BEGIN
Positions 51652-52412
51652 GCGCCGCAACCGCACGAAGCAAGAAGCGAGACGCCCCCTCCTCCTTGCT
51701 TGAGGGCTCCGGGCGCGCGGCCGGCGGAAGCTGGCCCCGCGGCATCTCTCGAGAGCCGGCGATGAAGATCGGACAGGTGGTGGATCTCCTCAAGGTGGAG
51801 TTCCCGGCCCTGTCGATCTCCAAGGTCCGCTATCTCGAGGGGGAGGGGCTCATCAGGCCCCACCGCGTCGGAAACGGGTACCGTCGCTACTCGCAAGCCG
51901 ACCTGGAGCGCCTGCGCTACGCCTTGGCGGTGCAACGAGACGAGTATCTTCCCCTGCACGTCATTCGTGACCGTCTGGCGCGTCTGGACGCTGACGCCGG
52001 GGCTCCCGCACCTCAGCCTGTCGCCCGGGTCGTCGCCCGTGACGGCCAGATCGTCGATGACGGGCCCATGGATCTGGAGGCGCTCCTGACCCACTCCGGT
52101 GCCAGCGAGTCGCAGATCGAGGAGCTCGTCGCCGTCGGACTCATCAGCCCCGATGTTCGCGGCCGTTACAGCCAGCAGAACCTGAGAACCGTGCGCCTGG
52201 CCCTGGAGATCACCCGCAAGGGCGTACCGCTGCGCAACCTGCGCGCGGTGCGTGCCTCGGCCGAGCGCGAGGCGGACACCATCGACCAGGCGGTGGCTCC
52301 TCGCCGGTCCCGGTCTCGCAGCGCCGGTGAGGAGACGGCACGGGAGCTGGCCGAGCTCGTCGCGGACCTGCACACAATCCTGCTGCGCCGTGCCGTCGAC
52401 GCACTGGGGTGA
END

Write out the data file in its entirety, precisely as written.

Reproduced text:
Positions 51652-52412
51652 GCGCCGCAACCGCACGAAGCAAGAAGCGAGACGCCCCCTCCTCCTTGCT
51701 TGAGGGCTCCGGGCGCGCGGCCGGCGGAAGCTGGCCCCGCGGCATCTCTCGAGAGCCGGCGATGAAGATCGGACAGGTGGTGGATCTCCTCAAGGTGGAG
51801 TTCCCGGCCCTGTCGATCTCCAAGGTCCGCTATCTCGAGGGGGAGGGGCTCATCAGGCCCCACCGCGTCGGAAACGGGTACCGTCGCTACTCGCAAGCCG
51901 ACCTGGAGCGCCTGCGCTACGCCTTGGCGGTGCAACGAGACGAGTATCTTCCCCTGCACGTCATTCGTGACCGTCTGGCGCGTCTGGACGCTGACGCCGG
52001 GGCTCCCGCACCTCAGCCTGTCGCCCGGGTCGTCGCCCGTGACGGCCAGATCGTCGATGACGGGCCCATGGATCTGGAGGCGCTCCTGACCCACTCCGGT
52101 GCCAGCGAGTCGCAGATCGAGGAGCTCGTCGCCGTCGGACTCATCAGCCCCGATGTTCGCGGCCGTTACAGCCAGCAGAACCTGAGAACCGTGCGCCTGG
52201 CCCTGGAGATCACCCGCAAGGGCGTACCGCTGCGCAACCTGCGCGCGGTGCGTGCCTCGGCCGAGCGCGAGGCGGACACCATCGACCAGGCGGTGGCTCC
52301 TCGCCGGTCCCGGTCTCGCAGCGCCGGTGAGGAGACGGCACGGGAGCTGGCCGAGCTCGTCGCGGACCTGCACACAATCCTGCTGCGCCGTGCCGTCGAC
52401 GCACTGGGGTGA